Quantum cryptography is still some years away from being anything but an interesting research area. But if you want to see what it is to suddenly have all your keys broken, look the ROCA vulnerability.
The ROCA vulnerability enables computation of RSA private keys from their public components for a range of key lengths, including commonly used 2,048 bits with low to medium budget. A successful computation of a private key allows, depending on its use, decrypt sensitive data (from file encryption to HTTPS), forging digital signatures (email security, qualified signatures), impersonation (access control to IT systems or buildings), or personal identity theft (e-ID cards). The current (conservative) indicative processor times for 1,024 and 2,048 bit keys are as follows.
1,024 bit RSA keys – 97 vCPU days (maximum cost of $40-$80); and
2,048 bit RSA keys – 51,400 vCPU days, (maximum cost of $20,000 - $40,000).
Computations can be split among an arbitrary number of processors and completed in days, hours, or even minutes. These time and cost estimates were valid at the time of publication and may decrease.
You can now read all the technical details in the ACM Digital Library, which published the full text of the research paper .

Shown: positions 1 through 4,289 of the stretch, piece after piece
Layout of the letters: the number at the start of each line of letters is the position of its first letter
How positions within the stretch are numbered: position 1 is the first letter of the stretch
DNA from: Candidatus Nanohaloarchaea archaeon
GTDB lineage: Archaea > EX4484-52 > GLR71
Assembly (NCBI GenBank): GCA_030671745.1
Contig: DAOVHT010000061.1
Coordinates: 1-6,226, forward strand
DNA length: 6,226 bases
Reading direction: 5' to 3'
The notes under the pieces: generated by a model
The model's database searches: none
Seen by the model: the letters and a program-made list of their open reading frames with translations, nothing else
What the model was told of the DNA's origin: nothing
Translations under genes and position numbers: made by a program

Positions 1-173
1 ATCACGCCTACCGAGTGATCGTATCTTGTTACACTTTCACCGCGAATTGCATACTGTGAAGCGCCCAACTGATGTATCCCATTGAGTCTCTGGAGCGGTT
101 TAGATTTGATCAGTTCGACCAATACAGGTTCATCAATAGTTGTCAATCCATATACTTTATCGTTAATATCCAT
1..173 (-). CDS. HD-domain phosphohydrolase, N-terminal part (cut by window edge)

While the paper describes the technical details, if you want to understand real-world implications than it takes a bit more imagination. Let's start with this example - your company decided to outsource your IT to third parties. You need to show your clients and partners that you're in control of your data and use encryption to protect against unauthorized access via the IT supplier. As you are worried about ransomware, you create frequent backups - actually your IT supplier does.
October 16th came and you suddenly learnt that it was possible to decrypt all your sensitive data without any additional information - all that was needed had been included with the data, namely public keys used for encryption. And it's not just an odd misplaced key that got compromised - it's all your keys at the same time.
You can revoke the keys, but the data is out there and there's no way to hide it now. All you can do is to hope that there are so many other companies, that your IT supplier will be helpful, that you know of all the copies of your data, that no one will find your data worth $20,000 (or maybe just $500 dollars when November comes and black hats optimize the attack) to crack the key.
The vulnerability can’t be used for large-scale attacks but there is a practical method for targeted attacks. Do contact manufacturers of products you suspect may be affected, or check their latest bug and press releases, and product updates for more information.
If you suspect you or your organization's security may be at risk, we have implemented a tool to test RSA public keys for the ROCA vulnerability. It is available for download and as an online test toolkit here at:
A list of possible mitigation steps includes:
install security updates provided by manufacturers if available;
replacement of security chips / products with these chips with secure ones;
change the source of RSA keys to a secure key generator;
replace RSA algorithm with an elliptic curve encryption (ECC);
shorten the lifetime of RSA keys;
limit access to repositories with public keys; or
separation of data-at-rest and data-in-transit encryption.